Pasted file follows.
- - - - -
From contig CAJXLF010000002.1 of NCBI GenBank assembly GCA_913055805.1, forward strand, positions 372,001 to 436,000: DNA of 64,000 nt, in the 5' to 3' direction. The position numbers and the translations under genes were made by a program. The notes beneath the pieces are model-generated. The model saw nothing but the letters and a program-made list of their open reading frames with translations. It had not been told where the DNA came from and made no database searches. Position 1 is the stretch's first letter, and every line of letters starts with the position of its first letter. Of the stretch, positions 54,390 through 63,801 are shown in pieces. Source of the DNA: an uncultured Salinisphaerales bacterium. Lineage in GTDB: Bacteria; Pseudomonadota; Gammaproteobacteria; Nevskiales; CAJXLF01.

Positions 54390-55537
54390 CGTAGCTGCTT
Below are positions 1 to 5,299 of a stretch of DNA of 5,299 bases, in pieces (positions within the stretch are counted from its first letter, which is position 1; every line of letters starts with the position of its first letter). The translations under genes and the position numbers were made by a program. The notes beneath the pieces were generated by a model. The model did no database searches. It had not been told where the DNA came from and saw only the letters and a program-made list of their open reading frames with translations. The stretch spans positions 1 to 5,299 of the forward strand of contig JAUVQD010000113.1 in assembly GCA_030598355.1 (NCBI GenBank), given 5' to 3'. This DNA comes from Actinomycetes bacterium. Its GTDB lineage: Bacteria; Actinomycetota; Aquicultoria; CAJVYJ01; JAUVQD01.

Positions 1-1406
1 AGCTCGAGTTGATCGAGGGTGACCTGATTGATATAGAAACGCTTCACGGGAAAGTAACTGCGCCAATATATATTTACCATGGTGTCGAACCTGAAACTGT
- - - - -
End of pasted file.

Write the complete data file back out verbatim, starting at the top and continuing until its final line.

From contig CAJXLF010000002.1 of NCBI GenBank assembly GCA_913055805.1, forward strand, positions 372,001 to 436,000: DNA of 64,000 nt, in the 5' to 3' direction. The position numbers and the translations under genes were made by a program. The notes beneath the pieces are model-generated. The model saw nothing but the letters and a program-made list of their open reading frames with translations. It had not been told where the DNA came from and made no database searches. Position 1 is the stretch's first letter, and every line of letters starts with the position of its first letter. Of the stretch, positions 54,390 through 63,801 are shown in pieces. Source of the DNA: an uncultured Salinisphaerales bacterium. Lineage in GTDB: Bacteria; Pseudomonadota; Gammaproteobacteria; Nevskiales; CAJXLF01.

Positions 54390-55537
54390 CGTAGCTGCTT
Below are positions 1 to 5,299 of a stretch of DNA of 5,299 bases, in pieces (positions within the stretch are counted from its first letter, which is position 1; every line of letters starts with the position of its first letter). The translations under genes and the position numbers were made by a program. The notes beneath the pieces were generated by a model. The model did no database searches. It had not been told where the DNA came from and saw only the letters and a program-made list of their open reading frames with translations. The stretch spans positions 1 to 5,299 of the forward strand of contig JAUVQD010000113.1 in assembly GCA_030598355.1 (NCBI GenBank), given 5' to 3'. This DNA comes from Actinomycetes bacterium. Its GTDB lineage: Bacteria; Actinomycetota; Aquicultoria; CAJVYJ01; JAUVQD01.

Positions 1-1406
1 AGCTCGAGTTGATCGAGGGTGACCTGATTGATATAGAAACGCTTCACGGGAAAGTAACTGCGCCAATATATATTTACCATGGTGTCGAACCTGAAACTGT